US 20080276008 A1
The present invention is a new method of processing a prescription that has advantages of security and accuracy while preserving convenience of older methods. The new method includes (1) receiving image information defining an image of a hard copy prescription, (2) displaying the image upon a user interface, (3) receiving response information from the user interface indicative of whether the image is acceptable, and (4) storing the image information on a secure system.
1. A method of processing a prescription comprising:
receiving image information defining an image of a hand written prescription;
displaying the image upon a user interface;
receiving response information from the user interface indicative of whether the image is acceptable; and
storing the image information on a secure system.
2. The method of
receiving image update information that defines a corrected image of the hand written prescription; and
storing the image update information on the secure system.
3. The method of
receiving replacement image information that defines a replacement image of the hand written prescription; and
storing the replacement image information on the secure system.
4. The method of
receiving annotation information that clarifies the image; and
storing the annotation information on the secure system.
5. The method of
6. The method of
transferring the request information to a provider system; and
receiving clarifying information from the provider system.
7. The method of
defining updated image information based upon the image information and the clarifying information; and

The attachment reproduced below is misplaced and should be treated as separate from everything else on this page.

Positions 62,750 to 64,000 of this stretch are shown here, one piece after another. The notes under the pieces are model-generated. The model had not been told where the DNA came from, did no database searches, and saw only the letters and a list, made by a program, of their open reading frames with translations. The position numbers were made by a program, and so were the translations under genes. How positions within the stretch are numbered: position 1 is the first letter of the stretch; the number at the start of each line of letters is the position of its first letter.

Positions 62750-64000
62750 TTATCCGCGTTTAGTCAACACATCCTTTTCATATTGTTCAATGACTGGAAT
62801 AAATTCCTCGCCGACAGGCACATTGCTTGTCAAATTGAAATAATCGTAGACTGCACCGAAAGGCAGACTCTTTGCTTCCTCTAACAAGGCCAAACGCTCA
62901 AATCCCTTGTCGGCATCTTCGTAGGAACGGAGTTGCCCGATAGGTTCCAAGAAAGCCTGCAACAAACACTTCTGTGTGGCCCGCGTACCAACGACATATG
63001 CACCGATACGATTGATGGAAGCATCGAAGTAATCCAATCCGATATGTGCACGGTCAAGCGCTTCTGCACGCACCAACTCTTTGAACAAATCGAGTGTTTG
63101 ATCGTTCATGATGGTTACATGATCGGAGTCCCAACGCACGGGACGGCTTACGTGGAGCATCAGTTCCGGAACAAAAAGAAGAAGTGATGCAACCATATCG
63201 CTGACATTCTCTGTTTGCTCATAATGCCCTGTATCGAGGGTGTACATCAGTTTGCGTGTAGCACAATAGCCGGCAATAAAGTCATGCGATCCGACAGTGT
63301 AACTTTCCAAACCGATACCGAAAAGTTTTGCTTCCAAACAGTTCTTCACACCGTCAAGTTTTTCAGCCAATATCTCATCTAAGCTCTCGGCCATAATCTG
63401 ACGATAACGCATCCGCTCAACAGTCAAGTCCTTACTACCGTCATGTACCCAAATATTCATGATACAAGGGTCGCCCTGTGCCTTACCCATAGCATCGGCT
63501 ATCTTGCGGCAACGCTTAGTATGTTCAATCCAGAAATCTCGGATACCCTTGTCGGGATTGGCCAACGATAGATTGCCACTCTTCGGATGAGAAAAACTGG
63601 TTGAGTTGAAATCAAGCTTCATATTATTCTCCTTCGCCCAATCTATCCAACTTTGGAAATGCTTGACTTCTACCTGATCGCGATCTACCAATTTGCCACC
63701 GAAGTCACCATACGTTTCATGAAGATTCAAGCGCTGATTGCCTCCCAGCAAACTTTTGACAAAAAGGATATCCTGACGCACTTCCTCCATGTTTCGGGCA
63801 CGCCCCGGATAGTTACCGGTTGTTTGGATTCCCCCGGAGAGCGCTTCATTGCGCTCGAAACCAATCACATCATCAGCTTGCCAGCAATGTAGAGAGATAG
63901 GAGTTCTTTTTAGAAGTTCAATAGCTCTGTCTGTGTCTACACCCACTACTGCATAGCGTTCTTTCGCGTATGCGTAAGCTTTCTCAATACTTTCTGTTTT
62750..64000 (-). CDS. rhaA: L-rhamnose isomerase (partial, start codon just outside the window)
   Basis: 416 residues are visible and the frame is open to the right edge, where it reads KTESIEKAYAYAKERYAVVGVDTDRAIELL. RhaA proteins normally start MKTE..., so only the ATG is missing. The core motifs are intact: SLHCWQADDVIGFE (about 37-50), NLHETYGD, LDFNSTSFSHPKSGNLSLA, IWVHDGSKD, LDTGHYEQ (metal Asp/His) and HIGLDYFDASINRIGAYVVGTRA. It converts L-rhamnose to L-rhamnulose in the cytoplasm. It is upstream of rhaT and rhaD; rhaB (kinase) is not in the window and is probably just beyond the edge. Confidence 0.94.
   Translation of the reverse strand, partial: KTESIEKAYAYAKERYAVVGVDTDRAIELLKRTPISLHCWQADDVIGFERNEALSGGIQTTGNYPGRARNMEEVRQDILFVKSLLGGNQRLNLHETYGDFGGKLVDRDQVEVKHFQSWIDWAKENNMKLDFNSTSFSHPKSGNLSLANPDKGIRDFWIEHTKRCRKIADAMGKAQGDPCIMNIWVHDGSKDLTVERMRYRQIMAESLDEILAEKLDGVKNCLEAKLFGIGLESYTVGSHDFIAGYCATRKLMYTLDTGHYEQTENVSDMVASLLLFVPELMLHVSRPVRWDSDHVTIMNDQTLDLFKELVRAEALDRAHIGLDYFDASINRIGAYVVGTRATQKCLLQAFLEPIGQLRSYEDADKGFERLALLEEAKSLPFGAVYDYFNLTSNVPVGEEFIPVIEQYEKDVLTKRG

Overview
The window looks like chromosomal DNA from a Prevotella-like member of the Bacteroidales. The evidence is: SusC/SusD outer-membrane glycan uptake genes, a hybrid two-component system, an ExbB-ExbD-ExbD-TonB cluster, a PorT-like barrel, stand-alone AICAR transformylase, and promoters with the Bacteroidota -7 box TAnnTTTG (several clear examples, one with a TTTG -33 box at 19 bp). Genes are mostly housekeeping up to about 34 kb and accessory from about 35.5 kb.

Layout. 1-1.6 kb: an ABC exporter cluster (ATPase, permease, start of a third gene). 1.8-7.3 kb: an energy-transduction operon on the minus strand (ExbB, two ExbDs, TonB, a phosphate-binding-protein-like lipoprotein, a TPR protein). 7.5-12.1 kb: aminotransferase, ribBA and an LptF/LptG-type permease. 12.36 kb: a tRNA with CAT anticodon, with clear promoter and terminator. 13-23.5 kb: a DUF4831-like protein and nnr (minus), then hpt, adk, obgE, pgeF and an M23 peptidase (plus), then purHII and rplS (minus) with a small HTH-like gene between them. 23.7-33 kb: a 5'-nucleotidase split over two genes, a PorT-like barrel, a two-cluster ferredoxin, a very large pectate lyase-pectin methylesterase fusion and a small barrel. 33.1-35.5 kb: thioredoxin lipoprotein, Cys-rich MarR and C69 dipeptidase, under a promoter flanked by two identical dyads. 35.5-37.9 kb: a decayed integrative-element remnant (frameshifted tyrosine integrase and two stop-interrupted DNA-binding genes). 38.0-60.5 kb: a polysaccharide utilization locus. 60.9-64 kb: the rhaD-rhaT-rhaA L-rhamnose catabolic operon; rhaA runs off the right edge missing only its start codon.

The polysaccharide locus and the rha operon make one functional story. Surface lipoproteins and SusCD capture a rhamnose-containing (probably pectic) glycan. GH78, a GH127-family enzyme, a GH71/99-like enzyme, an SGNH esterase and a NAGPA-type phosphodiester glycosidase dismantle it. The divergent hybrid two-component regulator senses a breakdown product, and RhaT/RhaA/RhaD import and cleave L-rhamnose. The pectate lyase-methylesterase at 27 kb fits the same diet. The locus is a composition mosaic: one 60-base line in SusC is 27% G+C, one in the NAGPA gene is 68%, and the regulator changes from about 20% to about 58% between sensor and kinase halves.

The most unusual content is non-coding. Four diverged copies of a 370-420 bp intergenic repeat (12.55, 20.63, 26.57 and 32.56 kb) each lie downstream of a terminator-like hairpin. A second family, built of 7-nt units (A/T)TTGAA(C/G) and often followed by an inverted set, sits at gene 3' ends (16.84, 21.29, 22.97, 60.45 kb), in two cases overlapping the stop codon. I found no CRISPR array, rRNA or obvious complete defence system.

storing the updated image information on the secure system.
8. The method of
9. The method of
10. A system for processing a prescription comprising a secure system coupled to a network and configured to:
receive image information from a provider system, the image information defining an image of a hard copy prescription;
display the image upon a user interface;
receive response information indicative of whether the image is acceptable;
store the image information for further processing.
11. The method of
12. The method of
13. The method of
14. The method of
15. A method of delivering a prescription comprising:
receiving a scan activation at a computer user interface;
scanning a hard copy prescription in response to the scan activation;
generating image information in response to the scanning;
generating an image defined by the image information on the user interface; and
receiving a response from the user interface that defines further processing of the image.
16. The method of
17. The method of
18. The method of
19. The method of
transferring the image information to a secure system; and
enabling a pharmacy system to have access to the image information.
20. The method of
receiving request information from the pharmacy system indicative of a need to clarify the image; and
receiving updated image information from a provider system.
This non-provisional application claims priority to U.S. Provisional Application Ser. No. 60/915435, Entitled “Method for Transmitting Medical Orders for Prescriptions, Medical Products, or Services” by Mauricio Leon, filed on May 2, 2007, incorporated herein by reference under the benefit of U.S.C. 119(e).
The field of the invention concerns methods for processing medical prescriptions. More particularly, the present invention concerns a way of processing a prescription that has advantages of security and accuracy while also preserving the convenience and simplicity of older procedures.